The unit is normally offered in attendance mode or multi-mode. Students learn through formally structured and sequenced learning activities that support the achievement of the learning outcomes. Students are asked to critically reflect, analyse, and integrate new information with existing knowledge, draw meaningful new connections, and then apply what they have learned. Collaborative and peer learning is also emphasised.
THCT212 emphasises students as active, adult learners. Students are recognised as adult learners who engage best when what they are learning is relevant to them and gives them the opportunity to be responsible for their own learning. In many ways, the student is the one who drives the learning forward, and their active participation in this unit is essential. Learning is designed to be an engaging and supportive experience, which helps students to develop critical thinking and reflection skills.
Assessment strategy and rationale
In order to pass this unit, students are required to attempt all assessment tasks and achieve an overall grade of Pass (50% or higher).
The assessment tasks for this unit are designed for students to demonstrate their achievement of each learning outcome.
Task 1 asks students to describe key aspects of Jesus life, ministry, death and resurrection, in order to demonstrate achievement of learning outcome 1.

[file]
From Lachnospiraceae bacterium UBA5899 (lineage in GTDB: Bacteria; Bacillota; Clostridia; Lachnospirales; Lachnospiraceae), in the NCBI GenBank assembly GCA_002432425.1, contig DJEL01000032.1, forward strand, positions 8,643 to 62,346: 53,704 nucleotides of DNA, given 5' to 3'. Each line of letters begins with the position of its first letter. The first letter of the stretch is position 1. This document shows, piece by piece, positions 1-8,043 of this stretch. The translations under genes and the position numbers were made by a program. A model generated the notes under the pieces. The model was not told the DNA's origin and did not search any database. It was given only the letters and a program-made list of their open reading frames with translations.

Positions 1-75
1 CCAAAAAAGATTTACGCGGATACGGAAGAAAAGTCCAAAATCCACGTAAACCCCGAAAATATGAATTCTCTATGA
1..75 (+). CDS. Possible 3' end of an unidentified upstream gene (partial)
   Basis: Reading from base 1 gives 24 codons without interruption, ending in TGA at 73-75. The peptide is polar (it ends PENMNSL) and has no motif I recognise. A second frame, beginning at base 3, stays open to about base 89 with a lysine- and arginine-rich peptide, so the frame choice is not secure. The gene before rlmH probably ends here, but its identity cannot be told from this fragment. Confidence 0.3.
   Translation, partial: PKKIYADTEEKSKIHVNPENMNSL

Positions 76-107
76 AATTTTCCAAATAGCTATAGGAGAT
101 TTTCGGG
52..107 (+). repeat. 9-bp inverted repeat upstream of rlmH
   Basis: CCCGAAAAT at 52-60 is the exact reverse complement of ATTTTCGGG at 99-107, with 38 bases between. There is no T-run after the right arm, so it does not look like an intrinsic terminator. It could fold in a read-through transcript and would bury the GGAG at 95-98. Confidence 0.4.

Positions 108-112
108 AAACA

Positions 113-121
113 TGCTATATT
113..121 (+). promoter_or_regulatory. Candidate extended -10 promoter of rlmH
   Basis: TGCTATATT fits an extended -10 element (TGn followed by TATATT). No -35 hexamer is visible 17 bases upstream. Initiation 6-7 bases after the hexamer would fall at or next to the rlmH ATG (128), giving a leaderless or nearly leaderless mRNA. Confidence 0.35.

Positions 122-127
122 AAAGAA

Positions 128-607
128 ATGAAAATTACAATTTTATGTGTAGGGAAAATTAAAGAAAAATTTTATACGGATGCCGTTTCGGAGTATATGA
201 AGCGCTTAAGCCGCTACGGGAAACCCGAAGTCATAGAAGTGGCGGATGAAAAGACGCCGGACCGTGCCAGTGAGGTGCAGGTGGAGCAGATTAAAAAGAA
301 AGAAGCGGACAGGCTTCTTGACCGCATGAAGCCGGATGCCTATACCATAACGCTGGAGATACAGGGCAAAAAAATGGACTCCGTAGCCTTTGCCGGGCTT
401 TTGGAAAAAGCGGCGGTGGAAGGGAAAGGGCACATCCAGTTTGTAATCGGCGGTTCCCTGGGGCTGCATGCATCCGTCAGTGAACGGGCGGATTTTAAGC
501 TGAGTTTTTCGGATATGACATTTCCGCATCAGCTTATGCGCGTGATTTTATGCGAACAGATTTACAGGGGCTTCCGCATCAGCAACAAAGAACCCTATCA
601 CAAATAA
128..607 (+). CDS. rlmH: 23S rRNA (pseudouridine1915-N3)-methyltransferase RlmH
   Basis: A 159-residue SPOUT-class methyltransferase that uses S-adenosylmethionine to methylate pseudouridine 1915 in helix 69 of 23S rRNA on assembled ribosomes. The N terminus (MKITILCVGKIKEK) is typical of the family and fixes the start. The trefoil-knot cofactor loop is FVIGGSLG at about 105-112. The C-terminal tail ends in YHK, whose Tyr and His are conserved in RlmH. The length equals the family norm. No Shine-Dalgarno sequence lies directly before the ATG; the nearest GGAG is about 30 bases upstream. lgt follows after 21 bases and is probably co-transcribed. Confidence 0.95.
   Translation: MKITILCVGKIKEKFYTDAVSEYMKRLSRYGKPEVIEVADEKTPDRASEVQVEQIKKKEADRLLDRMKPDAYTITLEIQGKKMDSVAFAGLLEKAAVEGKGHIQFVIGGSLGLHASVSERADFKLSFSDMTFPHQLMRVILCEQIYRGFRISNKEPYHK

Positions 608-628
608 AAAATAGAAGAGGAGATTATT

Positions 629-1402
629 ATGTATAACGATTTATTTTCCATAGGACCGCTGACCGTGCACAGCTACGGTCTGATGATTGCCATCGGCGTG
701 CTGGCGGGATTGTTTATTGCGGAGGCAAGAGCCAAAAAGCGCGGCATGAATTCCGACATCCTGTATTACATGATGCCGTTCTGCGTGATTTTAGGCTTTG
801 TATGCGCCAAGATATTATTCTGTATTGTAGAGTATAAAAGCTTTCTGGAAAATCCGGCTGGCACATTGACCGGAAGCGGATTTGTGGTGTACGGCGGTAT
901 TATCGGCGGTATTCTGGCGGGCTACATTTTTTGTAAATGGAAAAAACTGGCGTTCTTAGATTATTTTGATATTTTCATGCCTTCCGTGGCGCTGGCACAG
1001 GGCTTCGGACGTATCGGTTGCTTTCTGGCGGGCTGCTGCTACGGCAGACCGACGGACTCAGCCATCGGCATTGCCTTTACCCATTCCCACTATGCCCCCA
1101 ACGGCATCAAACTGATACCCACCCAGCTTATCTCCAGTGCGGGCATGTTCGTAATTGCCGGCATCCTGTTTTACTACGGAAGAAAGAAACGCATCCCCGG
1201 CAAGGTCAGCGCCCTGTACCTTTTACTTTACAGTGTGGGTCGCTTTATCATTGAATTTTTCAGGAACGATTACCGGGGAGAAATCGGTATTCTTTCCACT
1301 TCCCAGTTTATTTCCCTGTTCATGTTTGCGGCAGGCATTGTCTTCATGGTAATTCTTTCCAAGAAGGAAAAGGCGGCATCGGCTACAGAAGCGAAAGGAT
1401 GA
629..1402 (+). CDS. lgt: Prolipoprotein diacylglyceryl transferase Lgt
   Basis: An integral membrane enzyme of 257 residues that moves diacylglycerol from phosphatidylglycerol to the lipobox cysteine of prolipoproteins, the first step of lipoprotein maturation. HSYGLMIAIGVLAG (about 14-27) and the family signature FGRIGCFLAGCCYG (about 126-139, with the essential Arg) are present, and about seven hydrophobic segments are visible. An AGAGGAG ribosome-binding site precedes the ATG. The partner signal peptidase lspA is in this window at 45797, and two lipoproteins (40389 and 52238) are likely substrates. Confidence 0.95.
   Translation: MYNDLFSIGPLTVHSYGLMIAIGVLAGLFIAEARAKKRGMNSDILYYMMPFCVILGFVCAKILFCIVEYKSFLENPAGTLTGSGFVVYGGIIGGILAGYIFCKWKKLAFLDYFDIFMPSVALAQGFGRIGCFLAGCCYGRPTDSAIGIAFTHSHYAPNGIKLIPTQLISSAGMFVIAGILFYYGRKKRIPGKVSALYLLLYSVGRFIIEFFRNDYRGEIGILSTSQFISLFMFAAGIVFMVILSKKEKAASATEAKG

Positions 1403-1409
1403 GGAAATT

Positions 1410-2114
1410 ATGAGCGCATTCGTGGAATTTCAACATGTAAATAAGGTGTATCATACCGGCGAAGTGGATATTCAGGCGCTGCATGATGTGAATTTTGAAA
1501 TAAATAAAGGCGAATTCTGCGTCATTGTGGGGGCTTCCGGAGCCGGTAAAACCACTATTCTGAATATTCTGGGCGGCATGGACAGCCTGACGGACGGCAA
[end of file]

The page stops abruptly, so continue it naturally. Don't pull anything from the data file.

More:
Task 2 asks students to reflect on different Christologies emerging from the New Testament and their later doctrinal development and debate, so to address learning outcome 2.
Task 3 invites students to analyse and reflect on the experience of Jesus Christ and apply insights from contemporary Christologies to address faith in Jesus, especially in the light of contemporary concerns. This task is particularly aimed to address learning outcome 3.
Overview of assessments
|Brief Description of Kind and Purpose of Assessment Tasks||Weighting||Learning Outcomes||Graduate Attributes|
Presentation with written component: Requires students to demonstrate knowledge of and reflect on key aspects of the life, death and resurrection of Jesus.
Examination: Requires students to demonstrate knowledge of and reflect theologically on New Testament Christologies and the Christological debates up to 681.
GA4, GA8, GA9
Extended Written Task: Requires students to communicate and apply insights into the experience of Jesus Christ in the light of contemporary Christologies and the contemporary context.
LO1, LO2, LO3
GA4, GA6, GA9
Representative texts and references
Alison, J. Broken Hearts and New Creations: Intimations of a Great Reversal. New York: Continuum, 2010.
Charlesworth, J. H. The Historical Jesus: An Essential Guide. Nashville: Abingdon Press, 2008.
Goergen, Donald. Jesus, Son of God, Son of Mary, Immanuel. Collegeville, MN: Liturgical Press, 1995.
Kelly, A. J. The Resurrection Effect: Transforming Christian Life and Thought. Maryknoll: Orbis Books, 2008.
Longenecker, Richard N., ed. Contours of Christology in the New Testament. Grand Rapids, MI: William B. Eerdmans Pub., 2005.
O’Collins, Gerald. Christology: A Biblical, Historical, and Systematic Study of Jesus. 2nd edition. Oxford: Oxford University Press, 2009.
Pagola, José Antonio. Jesus: An Historical Approximation. Translated by Margaret Wilde. Miami: Convivium Press, 2009.
Rausch, T. P. Who is Jesus? An Introduction to Christology. Collegeville, MN: Liturgical Press, 2003.
Schweitzer, D. Contemporary Christologies: A Fortress Introduction. Minneapolis: Fortress Press, 2010.
Sloyan, Gerard S. Jesus: Word Made Flesh. Collegeville, MN: Liturgical Press, 2008.